Monday, January 18, 2010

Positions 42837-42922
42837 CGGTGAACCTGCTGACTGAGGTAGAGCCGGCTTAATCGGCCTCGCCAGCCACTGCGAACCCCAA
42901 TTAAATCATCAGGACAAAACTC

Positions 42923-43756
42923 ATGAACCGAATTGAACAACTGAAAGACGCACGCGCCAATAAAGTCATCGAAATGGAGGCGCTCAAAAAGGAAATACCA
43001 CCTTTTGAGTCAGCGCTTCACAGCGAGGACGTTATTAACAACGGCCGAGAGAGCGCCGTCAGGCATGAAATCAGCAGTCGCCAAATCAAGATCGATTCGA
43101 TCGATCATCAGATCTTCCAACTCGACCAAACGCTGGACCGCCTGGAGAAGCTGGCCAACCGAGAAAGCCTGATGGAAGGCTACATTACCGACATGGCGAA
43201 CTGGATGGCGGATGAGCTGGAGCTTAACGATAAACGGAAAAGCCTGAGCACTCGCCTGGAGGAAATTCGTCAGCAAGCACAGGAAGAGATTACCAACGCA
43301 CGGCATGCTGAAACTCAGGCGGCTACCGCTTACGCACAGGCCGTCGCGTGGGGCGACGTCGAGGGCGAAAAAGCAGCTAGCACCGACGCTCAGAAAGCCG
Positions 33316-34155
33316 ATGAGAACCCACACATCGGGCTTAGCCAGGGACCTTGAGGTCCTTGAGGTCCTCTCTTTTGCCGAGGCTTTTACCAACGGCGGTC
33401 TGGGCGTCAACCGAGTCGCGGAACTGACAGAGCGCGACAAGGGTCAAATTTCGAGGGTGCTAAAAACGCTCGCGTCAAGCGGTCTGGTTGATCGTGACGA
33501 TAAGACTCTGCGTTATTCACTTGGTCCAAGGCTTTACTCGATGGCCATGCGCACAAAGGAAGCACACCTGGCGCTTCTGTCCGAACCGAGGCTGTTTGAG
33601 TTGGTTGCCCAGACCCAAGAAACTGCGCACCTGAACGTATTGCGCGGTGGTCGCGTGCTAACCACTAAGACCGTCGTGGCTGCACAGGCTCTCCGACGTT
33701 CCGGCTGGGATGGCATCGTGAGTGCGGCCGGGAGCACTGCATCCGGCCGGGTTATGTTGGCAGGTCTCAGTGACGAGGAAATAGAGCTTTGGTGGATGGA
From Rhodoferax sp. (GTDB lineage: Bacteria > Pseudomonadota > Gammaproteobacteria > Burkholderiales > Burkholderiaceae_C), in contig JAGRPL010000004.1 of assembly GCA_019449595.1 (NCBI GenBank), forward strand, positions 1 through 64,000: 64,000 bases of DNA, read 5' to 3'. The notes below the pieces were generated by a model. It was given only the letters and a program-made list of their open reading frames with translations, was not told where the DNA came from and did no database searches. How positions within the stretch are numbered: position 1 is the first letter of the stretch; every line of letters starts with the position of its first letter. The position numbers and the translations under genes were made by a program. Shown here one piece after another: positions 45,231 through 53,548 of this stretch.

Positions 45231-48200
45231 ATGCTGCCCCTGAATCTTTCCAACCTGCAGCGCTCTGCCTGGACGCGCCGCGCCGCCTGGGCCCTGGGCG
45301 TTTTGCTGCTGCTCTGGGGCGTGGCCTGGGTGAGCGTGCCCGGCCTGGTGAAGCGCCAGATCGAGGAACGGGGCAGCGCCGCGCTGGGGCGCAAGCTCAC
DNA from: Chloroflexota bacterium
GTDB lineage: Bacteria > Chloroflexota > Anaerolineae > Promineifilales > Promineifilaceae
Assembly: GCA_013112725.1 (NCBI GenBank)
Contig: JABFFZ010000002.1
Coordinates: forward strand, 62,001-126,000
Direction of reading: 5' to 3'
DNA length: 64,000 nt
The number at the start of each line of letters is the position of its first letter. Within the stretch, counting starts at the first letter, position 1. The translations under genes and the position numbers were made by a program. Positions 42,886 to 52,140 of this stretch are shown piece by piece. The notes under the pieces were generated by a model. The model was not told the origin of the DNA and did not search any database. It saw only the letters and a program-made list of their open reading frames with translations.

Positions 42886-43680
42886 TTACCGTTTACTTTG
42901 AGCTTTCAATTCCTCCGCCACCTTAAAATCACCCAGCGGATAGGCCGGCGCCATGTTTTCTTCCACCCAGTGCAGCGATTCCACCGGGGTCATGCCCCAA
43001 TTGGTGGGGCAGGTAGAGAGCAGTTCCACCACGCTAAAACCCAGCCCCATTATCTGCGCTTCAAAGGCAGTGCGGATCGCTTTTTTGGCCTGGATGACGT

On December 24, 1967, Martin Luther King, Jr. entered the pulpit of Ebenezer Baptist Church. Though no one realized it at the time, it would be the last Christmas Eve sermon he would preach. Just over three months later, he would be dead—another prophet murdered by those who believed that killing the dreamer would kill the dream. His sermon that night echoed the famous words he spoke during the March on Washington. “I still have a dream.” Martin identified the “giant triplets of racism, materialism, and militarism” as the interlocking realities that violate God’s intention and deny the image of God within the human family. His dream pointed to the day when the triplets are overcome and transformed. It contained a vision of racial justice and equality, expressed a vision of poverty overcome and people working and fed, and looked toward the day when peace would reign around the world. The dream had been tempered since 1963. Indeed, Martin had seen it turn into a nightmare on various occasions and various ways. The bombing of the 16th Street Baptist Church in Birmingham claimed the lives of four little girls and scared souls and psyches across the country. The poverty of the African-American community in the midst of America’s prosperity haunted Martin. The inability of the country to address effectively that poverty further tested the dream, as did the riots to which people resorted in response to the poverty. The escalating war in Vietnam—a war that consumed lives and resources and placed America on the “wrong side of a world revolution”—was yet another nightmare that challenged Martin. But after all of that, in spite of all of that, Martin affirmed again and again, “I still have a dream.” These are not the words of the false prophets who proclaim peace when it is clear peace is lacking. They are the words of a man who has faced hate and horror, violence and injustice and who refuses to allow them to have the final word. They are the words of a man who sees beyond what is to another reality. He knows the worst, and still he says, “I have a dream.” How can he say that? Because in the end, it is not his dream. It is not Martin’s dream. The dream belongs to God. Martin is the prophet who has been grasped by God’s vision and who can do no other than to articulate that vision and live that vision. Listen to how he expresses the dream: “I still have a dream today that one day war will come to an end, that men will beat their swords into plowshares and their spears into pruning hooks, that nations will no longer rise up against nations, neither will they study war any more. I still have a dream today that one day the lamb and the lion will lie down together and [all] will sit under [their] own vine and fig tree and none shall be afraid. I still have a dream today that one day every valley shall be exalted and every mountain and hill will be made low, the rough places will be made smooth and the crooked places straight, and the glory of the Lord shall be revealed, and all flesh shall see it together.” Grasped by God’s vision, Martin persevered. He stands in that long line of God’s servants who faced the worst life could bring with a full awareness of how bad that worst could be and who continued to follow Jesus Christ, proclaim good news, live for peace, and work for justice. We can join that number. We too live in troubled, troubling times. We have come a significant way on the journey to racial justice. A long way remains ahead of us. Racism remains embedded in the structures and systems of our society as revealed in much of the rhetoric, and in some cases the behavior, related to the debate over immigration policy. Economic disparities persist. The gap between rich and poor is growing. The economic divide between whites and people of color, particularly when measured in terms of wealth, remains wide. Some thirty armed conflicts are taking place around the world. The United States has troops in Iraq and Afghanistan and is involved in many of the other conflicts. Resources that could provide health care, support schools, rebuild infrastructure, and more are spent on war and making weapons for war. And still with Martin, we can dream. For the dream was not Martin’s. It is not ours. The dream is God’s. And God’s dream is more real than all the reality we daily experience. God’s dream sustains us. God’s dream challenges us. God’s dream invites us out of ourselves, out of cynicism, out of pain, out of systemic injustice. God’s dream asks us to believe, to follow, and to live toward that “day when there will be peace on earth and good will toward [all]. It will be a glorious day, the morning stars will sing together, and the [children] of God will shout for joy.” Dream on!